The French Tennis Federation’s (FFT) headquarters and the home of its president Jean Gachassin have been raided as part of an investigation into alleged corruption and embezzlement surrounding ticket sales for the French Open and the redevelopment of Roland Garros, the home of the grand slam tournament.
France’s financial prosecution service said Tuesday’s raids were linked to the alleged illegal sale of tickets for the French Open and the “conditions of awarding of the contract for the extension of the Roland Garros stadium”. A travel agency in Tarbes, southern France, was also searched.
The FFT confirmed that its offices had been searched, adding that it was fully cooperating with authorities. The Federation’s lawyer, Eric Andrieu, told the AFP news agency: “The Federation has done important work over the past 10 years to limit trafficking of tickets and the black market.”
In February a French satirical newspaper, Le Canard Enchaine, published an article alleging Gachassin had sold French Open tickets at face value to a travel agent friend who had then sold them on at five times their original price. France's sports ministry launched an investigation into the matter in September 2015.
The latest developments continue a period of upheaval for the FFT. In February, Jérémy Botton was confirmed as its permanent director general while Guy Forget was unveiled as the new director of the French Open. Botton had been serving in the role on a caretaker basis since the FFT ousted Gilbert Ysern from the role earlier in the month.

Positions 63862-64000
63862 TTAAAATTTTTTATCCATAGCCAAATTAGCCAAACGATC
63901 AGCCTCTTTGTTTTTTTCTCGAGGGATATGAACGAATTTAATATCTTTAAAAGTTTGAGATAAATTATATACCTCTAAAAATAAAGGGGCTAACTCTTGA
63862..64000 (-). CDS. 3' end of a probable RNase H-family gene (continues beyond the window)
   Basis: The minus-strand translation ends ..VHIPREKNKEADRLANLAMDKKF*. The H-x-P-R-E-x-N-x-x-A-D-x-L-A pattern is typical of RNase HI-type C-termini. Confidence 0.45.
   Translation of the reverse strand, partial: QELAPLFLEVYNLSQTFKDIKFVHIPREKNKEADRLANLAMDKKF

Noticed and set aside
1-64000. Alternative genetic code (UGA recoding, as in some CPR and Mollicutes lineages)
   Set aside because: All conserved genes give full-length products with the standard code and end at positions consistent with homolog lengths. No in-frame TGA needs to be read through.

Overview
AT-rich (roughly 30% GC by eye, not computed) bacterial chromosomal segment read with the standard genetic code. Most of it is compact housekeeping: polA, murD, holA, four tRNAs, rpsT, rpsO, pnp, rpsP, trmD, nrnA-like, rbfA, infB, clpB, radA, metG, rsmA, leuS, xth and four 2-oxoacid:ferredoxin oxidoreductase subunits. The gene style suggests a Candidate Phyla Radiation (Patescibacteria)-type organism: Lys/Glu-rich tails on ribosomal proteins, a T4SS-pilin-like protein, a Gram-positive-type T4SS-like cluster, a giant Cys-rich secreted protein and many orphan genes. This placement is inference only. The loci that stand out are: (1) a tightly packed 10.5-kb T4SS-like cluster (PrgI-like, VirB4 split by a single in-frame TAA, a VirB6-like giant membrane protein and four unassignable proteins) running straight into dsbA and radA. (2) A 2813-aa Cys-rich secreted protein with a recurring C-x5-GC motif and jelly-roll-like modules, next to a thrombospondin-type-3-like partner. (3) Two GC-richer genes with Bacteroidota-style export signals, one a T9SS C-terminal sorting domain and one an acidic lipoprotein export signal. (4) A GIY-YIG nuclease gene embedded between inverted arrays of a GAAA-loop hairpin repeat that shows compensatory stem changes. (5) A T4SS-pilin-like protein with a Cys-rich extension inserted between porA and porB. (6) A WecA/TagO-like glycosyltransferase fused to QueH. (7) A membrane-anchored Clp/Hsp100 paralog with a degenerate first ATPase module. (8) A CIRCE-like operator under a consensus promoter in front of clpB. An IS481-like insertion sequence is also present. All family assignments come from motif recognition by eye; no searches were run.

Botton, who was deputy chief executive of the FFT from 2009 to the start of February, will spearhead the long-awaited redevelopment of Roland Garros. Under the plans, a retractable roof will be added to the centre court at Roland Garros, Court Philippe Chatrier, while the cramped 8.5-hectare site will be expanded to 12.5 hectares by swallowing up one hectare that is currently part of the neighbouring Serres d'Auteuil botanical garden.
The cost of the expansion has been projected to be between €350m ($402.9m) and €400m – much more than the original €273m budget. The FFT, which has been behind the project, has been locked in a decade-long battle with residents living close to the tournament’s Parisian home over proposals to expand facilities at the site.